If you are seeing this, you have attempted to link to the UpToDate widget but are experiencing a problem. Please visit UpToDate for more information.

 
 

Attention

The information presented here is for basic descriptions of diagnosis with generalized care options.  In no way is this information to be used as a definite diagnosis or as a replacement for care from a physician.  If you have a concern regarding your diagnosis please contact your physician and speak to him/her about your diagnosis.
--------------------------------------------------------------------------

 
BPH (LUTS)
Benign prostatic hyperplasia (BPH) is the non cancerous enlargement of the prostate. Although BPH is not a life threatening condition it is important to properly diagnose and treat to preserve the person’s quality of life as sometimes the symptoms can be frustrating or intrusive.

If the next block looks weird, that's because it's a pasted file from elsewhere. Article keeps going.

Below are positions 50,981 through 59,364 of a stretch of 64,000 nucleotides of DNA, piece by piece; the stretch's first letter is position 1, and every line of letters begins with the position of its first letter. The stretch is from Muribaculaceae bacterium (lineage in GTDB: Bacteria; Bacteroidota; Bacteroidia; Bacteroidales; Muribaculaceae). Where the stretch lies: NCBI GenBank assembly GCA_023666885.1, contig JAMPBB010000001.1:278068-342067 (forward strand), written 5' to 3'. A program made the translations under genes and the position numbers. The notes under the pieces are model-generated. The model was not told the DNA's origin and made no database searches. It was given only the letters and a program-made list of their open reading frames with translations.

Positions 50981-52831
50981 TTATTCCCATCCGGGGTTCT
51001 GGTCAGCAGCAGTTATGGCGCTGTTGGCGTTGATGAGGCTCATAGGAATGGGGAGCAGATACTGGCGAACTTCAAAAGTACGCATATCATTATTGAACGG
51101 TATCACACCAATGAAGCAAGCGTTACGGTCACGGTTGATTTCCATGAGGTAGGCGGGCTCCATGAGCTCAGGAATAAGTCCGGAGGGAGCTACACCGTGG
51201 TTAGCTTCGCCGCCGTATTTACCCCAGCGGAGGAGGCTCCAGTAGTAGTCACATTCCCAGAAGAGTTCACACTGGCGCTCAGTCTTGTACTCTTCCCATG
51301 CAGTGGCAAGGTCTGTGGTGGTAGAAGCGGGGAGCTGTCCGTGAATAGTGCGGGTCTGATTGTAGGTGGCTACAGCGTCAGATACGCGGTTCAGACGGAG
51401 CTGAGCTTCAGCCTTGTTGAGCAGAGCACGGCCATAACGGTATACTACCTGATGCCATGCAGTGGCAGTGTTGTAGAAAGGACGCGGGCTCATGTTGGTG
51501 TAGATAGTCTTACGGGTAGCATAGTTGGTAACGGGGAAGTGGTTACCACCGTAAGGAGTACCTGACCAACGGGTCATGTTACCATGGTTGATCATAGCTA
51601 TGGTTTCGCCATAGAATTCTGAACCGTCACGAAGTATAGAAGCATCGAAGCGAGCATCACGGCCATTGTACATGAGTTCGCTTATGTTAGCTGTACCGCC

BPH can cause a variety of lower urinary tract symptoms as the enlarged prostate can put pressure on the bladder and urethra. These symptoms may include, but not limited to, slowed urinary stream, overactive bladder, inability to empty bladder or hematuria, however these symptoms alone can indicate a variety of urinary tract problems not only Benign prostatic hyperplasia.

Benign prostatic hyperplasia (BPH) occurs as a natural part of aging because as men age the prostate continues to grow at a slow rate. There is little significant scientific evidence as to the exact biological cause to the development of Benign Prostatic Hyperplasia. Some studies suggest a connection between male hormones and the development of BPH but there is no clear cause and effect relationship as of yet. Not all men will develop BPH in their lifetime but no matter what, as men age it becomes a larger possibility.

How is BPH Diagnosed?